Friday, June 13, 2008

Thoughts on the Passing of Rev. Dr. Alfred C. Acer

Rev. Dr. Alfred C. Acer has died of a massive heart attack. He was the Senior Pastor of the Lutheran Church of the Reformation, the largest Lutheran congregation in Monmouth County.

Long a key figure in the public life of Long Branch and the surrounding area, Rev. Acer was active in many key community groups and was a strong proponent of cross-denominationational ecumenism.

Our condolences to his family, friends and his congregation.


Anonymous said...

I just spoke to Rev. Al on the phone yesterday. He was a good man and will be sorely missed by anyone who knew him. May he rest in peace.

Robert Goodman said...

When giants fall...

...the great land rumbles beneath the souls of our feet.

As beautiful a day as yesterday happened to be, it was a sad one; this June 13th.

The news arrived in two swift passes. First, while helping a friend with a minor computer problem and chatting about local issues, I learned that the Reverend Al Acer passed away in the morning from a massive heart attack.

I had worked with Al in several civic initiatives. Specifically, I recall a long conversation we shared behind the Brookdale Community Learning Center one evening regarding faith and spirituality. While my faith community, St. James, was in the search of a new Rector, he graciously offered his assistance at every turn.

Al's great gift to all of us was that he lived the Gospel. Not only lived it, but gave witness to it as well. I enjoyed the sermons he shared by e-mail.

I ran into him about a month ago in the Home Depot and we chatted briefly. I had asked how he was doing and he wiggled his hand in a sign of "not so ok" in regards to his health. I encouraged him to take care of himself...his work meant so much to so many people.

Later as I was picking Bryan up to go to the doctor, I heard the news that Tim Russert had passed away from a heart attack as well. I was surprised to find myself overwhelmed by emotion. Mr. Russert was journalist, father, husband and one of the devoutly faithful.

What always came across to me over the years of watching him in his role as journalist, and especially as author of two books on fatherhood, was his sense of easy graciousness for all that he had been blessed with in this life.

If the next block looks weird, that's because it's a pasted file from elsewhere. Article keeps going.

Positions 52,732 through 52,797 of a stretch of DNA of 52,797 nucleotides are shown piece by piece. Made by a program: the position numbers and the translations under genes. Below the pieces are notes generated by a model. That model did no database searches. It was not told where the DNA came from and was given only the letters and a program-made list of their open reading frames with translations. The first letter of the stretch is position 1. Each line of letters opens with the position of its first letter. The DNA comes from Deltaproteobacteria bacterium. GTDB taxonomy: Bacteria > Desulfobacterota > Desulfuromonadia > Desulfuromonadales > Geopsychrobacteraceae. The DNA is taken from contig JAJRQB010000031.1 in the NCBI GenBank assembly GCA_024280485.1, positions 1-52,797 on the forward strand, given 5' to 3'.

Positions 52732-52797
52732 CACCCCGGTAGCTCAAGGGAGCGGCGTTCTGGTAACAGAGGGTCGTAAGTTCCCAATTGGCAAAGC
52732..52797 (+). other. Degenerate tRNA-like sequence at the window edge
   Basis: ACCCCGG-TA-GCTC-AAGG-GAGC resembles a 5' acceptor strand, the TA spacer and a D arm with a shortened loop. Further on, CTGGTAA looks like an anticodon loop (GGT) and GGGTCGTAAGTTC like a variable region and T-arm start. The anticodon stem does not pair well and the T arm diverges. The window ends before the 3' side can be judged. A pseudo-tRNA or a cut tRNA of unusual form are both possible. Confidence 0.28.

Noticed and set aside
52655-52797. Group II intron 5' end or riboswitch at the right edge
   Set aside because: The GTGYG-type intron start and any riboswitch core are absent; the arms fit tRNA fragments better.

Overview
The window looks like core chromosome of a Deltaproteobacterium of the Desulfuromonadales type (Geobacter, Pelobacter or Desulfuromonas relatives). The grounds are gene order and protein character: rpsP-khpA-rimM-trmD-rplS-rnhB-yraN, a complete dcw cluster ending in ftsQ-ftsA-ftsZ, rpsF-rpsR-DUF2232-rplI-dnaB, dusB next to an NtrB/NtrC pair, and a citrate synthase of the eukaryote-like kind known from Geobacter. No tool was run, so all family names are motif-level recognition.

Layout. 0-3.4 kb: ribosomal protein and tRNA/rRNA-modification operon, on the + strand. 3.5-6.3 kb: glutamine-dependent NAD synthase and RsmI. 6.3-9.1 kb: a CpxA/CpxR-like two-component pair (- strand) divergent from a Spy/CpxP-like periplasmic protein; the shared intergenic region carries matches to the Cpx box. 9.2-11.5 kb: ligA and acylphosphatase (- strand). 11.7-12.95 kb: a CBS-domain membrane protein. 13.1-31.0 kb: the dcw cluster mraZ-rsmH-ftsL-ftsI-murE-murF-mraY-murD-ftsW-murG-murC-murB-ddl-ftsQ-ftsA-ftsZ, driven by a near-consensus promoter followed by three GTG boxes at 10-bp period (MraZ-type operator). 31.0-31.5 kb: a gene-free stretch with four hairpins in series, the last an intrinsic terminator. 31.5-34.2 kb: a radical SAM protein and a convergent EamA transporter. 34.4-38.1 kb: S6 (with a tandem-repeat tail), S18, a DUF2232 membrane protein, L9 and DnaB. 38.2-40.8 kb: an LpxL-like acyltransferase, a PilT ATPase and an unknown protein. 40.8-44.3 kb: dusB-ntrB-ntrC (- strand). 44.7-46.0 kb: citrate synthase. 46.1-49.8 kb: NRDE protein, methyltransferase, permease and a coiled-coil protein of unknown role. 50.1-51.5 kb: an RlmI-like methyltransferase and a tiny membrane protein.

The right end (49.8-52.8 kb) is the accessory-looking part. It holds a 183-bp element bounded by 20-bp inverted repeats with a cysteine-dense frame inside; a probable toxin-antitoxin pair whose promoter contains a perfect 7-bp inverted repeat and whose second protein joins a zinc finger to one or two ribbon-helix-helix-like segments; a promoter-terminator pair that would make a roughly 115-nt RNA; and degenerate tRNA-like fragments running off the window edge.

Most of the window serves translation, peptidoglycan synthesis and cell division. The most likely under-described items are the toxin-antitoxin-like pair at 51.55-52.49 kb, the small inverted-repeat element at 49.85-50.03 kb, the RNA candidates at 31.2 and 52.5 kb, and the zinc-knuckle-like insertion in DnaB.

The words that came in reaction from Senator Edward Kennedy (in the midst of his own health struggle) were lovingly crisp and accurate in stating that Tim Russert possessed a "reasoned voice, a sharp mind and a fair hand".

If all of us aspired to be even half of what these men were in our lives and community, the world would undoubtedly be a much better place.

There have always been great men and I am faithfully assured that more will be among us in the future. But I'd be lying to you all if I said that today was the same as yesterday. Two giants have fallen and the great land rumbles beneath the souls of our feet...

Long Branch Advocate said...

The Long Branch Advocate SO WANTS to do a posting on Tim Russert as well, but keeping true to our pledge to focus on the life and times of Long Branch, it just didn't seem to fit.

We agree with robert goodman though, Russert was one of the greats and our civilization will be worse off without him.

Prayers go to his friends and family for a happier tomorrow.

Ava Benscoter said...

I, too was saddened and shocked to receive word that Pastor Acer had died suddenly on June 13, 2008. I had the honor and privilege of serving as his office administrator at Reformation Lutheran Church for several years. His legacy will forever be an inspiration to me and all those he ministered to in his life. My prayers go out to all who need comfort at this time of loss.

Bill Smith said...

Judy called at 1 PM on Friday with the devastating news. Elaine and I were reduced to tears and a brief hug. We collectively had lost a friend of thirty-five years and in my case a fellow Sunday school student, Cub Scout, Boy Scout, Luther Leaguer, high school and college friend. Al and I both graduated from college the same year and were proud owners of new 1968 automobiles; Al had a Mustang and I a Charger. The cars lasted well into the 70’s and were the basis of spirited debates as to which was superior.

Memories of the past fifty-five years have been in our thoughts and I would like to share the two most recent.

In March Elaine and I headed to Atlantic City for our anniversary. 10 miles from Long Branch our car broke down. Al came instantly to mind. Several phone calls and two tows led us to Al’s mechanic “Anthony”. Al drove us to Enterprise Car Rental and we were back on our way within 2 hours. Subsequently, the car was fixed thanks to Al and Anthony. During our short emergency visits to Long Branch we were treated like family by Al, the staff at Reformation and Anthony all of whom spoke highly of Al.

Last week I had occasion to speak to Al about his visit to a hospitalized friend who served as a mentor to both of us. I last spoke to Al on Thursday to further plan our visit to Ridgewood, Queens. Characteristically, I reached him in a hospital parking lot on his way to visit a patient.

Al will be sorely missed. He lived his faith in a quiet, consistent manner. Our condolences to Judy, Jen, Rob, Grace, the staff and members of Reformation and the members of the Long Branch community.

Rest in Peace Faithful Servant.

Elaine, Bill and Jesse Smith

Anonymous said...

From all who knew and loved Pastor Acer, thanks for the kind words -- and the photograph, which was taken by one of the parishioners he served so well. It captures his spirit in a special way.